Bash's powerful command line editing in cmd.exe



Clink combines the native Windows shell cmd.exe with the powerful command line editing features of the GNU Readline library, which provides rich completion, history, and line-editing capabilities. Readline is best known for its use in the Unix shell Bash, the standard shell for many Linux distributions.

For details, refer to the Clink documentation.

Starting Clink injects it into a cmd.exe process, where it intercepts a handful of Windows API functions so that it can replace the prompt and input line editing with its own Readline-powered enhancements.


Downloads are available from the releases page.

See the issues page for known issues or to file new issues.

Feature Highlights

  • Auto-Suggestions; Clink offers suggestions as you type based on history, files, and completions.
  • Completions; Clink can complete words when you press Tab or Ctrl-Space (interactive completion list).
  • Persistent History; Clink stores persistent history between sessions.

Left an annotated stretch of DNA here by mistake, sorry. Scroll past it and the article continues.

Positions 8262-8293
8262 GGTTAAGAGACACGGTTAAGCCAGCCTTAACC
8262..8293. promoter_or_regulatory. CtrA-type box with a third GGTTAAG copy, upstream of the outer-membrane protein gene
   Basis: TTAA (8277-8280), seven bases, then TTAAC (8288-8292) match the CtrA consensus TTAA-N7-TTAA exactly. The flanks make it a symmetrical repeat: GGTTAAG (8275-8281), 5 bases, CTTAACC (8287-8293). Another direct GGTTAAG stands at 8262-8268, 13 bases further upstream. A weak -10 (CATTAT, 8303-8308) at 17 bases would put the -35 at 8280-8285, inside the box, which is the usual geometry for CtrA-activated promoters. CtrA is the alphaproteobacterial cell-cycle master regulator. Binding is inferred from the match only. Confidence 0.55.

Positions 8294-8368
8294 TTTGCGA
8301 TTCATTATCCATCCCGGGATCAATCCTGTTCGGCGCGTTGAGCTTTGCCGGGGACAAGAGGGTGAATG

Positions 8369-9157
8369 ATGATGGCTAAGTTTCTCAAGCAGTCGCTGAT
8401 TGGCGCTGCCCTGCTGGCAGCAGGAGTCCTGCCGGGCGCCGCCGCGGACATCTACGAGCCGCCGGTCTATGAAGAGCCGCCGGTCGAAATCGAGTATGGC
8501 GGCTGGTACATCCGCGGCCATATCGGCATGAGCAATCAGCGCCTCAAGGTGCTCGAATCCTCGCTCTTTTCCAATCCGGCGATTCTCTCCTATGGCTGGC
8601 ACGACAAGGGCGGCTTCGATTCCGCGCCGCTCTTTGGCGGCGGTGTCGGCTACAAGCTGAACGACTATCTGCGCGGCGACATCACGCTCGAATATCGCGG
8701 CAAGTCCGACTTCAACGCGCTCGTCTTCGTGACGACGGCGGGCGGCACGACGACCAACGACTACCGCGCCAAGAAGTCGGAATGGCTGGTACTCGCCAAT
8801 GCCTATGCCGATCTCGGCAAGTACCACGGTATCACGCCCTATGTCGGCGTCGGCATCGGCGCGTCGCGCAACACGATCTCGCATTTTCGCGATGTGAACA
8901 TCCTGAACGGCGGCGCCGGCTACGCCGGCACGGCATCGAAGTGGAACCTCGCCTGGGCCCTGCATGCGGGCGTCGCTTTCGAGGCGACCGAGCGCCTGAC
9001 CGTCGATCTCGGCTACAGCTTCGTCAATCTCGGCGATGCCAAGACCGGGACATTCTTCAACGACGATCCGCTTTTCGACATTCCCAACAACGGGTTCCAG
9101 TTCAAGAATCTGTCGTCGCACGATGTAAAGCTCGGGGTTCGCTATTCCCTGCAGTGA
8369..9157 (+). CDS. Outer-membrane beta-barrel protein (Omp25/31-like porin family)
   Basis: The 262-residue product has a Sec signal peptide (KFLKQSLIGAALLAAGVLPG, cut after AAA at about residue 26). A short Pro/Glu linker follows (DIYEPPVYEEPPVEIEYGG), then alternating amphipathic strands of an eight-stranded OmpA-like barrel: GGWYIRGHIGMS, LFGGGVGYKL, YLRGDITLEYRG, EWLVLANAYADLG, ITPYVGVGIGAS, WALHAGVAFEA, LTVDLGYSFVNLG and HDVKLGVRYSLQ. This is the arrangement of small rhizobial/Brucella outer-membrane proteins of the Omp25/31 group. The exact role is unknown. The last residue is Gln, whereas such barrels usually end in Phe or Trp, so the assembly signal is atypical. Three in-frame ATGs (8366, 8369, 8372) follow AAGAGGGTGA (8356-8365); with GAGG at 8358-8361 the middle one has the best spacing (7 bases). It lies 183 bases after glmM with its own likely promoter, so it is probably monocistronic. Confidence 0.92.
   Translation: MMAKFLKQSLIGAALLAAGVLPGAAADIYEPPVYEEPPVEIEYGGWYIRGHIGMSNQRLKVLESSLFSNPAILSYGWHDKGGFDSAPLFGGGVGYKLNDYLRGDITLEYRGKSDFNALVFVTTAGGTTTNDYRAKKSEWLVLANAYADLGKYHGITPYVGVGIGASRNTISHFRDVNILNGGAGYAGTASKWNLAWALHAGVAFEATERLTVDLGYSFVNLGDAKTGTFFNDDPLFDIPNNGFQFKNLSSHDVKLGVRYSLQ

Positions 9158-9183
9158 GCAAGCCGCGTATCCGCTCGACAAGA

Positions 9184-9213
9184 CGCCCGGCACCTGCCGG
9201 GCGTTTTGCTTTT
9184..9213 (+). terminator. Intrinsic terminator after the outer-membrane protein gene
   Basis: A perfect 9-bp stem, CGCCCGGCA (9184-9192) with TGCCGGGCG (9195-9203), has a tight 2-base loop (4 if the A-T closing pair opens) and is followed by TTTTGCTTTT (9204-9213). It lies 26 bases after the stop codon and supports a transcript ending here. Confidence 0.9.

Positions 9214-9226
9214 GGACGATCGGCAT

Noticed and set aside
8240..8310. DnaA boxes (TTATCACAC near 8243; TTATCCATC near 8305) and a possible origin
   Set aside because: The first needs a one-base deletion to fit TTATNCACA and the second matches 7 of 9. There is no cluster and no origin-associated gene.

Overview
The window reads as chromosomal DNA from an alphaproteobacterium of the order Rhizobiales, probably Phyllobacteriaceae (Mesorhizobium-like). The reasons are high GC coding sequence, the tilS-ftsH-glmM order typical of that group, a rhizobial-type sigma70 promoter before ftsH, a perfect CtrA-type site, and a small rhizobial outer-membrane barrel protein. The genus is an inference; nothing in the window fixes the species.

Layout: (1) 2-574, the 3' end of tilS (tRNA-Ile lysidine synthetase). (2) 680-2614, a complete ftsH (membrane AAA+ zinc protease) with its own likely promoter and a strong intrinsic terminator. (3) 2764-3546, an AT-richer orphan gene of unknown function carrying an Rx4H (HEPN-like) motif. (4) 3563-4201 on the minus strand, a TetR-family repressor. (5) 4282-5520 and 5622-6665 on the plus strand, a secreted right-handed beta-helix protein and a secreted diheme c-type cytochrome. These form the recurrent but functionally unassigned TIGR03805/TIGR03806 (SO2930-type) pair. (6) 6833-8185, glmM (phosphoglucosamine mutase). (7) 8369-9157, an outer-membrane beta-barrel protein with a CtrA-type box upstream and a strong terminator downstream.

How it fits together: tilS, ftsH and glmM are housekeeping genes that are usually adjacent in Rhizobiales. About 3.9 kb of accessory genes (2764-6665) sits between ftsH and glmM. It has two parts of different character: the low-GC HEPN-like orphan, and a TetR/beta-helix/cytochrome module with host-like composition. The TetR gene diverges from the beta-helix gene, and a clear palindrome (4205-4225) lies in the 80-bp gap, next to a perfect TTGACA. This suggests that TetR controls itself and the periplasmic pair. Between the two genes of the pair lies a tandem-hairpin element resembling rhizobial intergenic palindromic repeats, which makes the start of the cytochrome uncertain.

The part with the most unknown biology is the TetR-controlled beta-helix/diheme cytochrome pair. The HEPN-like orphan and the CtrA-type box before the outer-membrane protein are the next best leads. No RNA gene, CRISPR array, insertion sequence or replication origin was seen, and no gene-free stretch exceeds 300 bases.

• Scriptable Prompt; You can customize the prompt dynamically with Lua scripts – like in other shells – but never before possible in cmd.exe!
  • Colored Input Line; Your input is colored by context sensitive completion scripts.
  • Command Line Editing Improvements; Clink supercharges the command line with new input editing commands and configurable key bindings.
  • Auto-answering of the “Terminate batch job?” prompt.
  • and much more!


You can install Clink by running the setup EXE file from the releases page.

Or by using winget and running winget install clink.

Or by using scoop and running scoop install clink.

Or by downloading the ZIP file from releases page, and extracting the files to a directory of your choosing.


Once installed, there are several ways to start Clink.

  1. If Clink is configured for autorun, just start cmd.exe and Clink is automatically injected and ready to use.

    The setup EXE has an option “Autorun when cmd.exe starts”. If you didn’t use the setup EXE, or if you want to enable or disable autorun later, you can run clink autorun install or clink autorun uninstall to change the autorun configuration. Run clink autorun --help for more info.

  2. To manually start, run the Clink shortcut from the Start menu (or the clink.bat located in the install directory).

  3. To establish Clink to an existing cmd.exe process, use clink inject.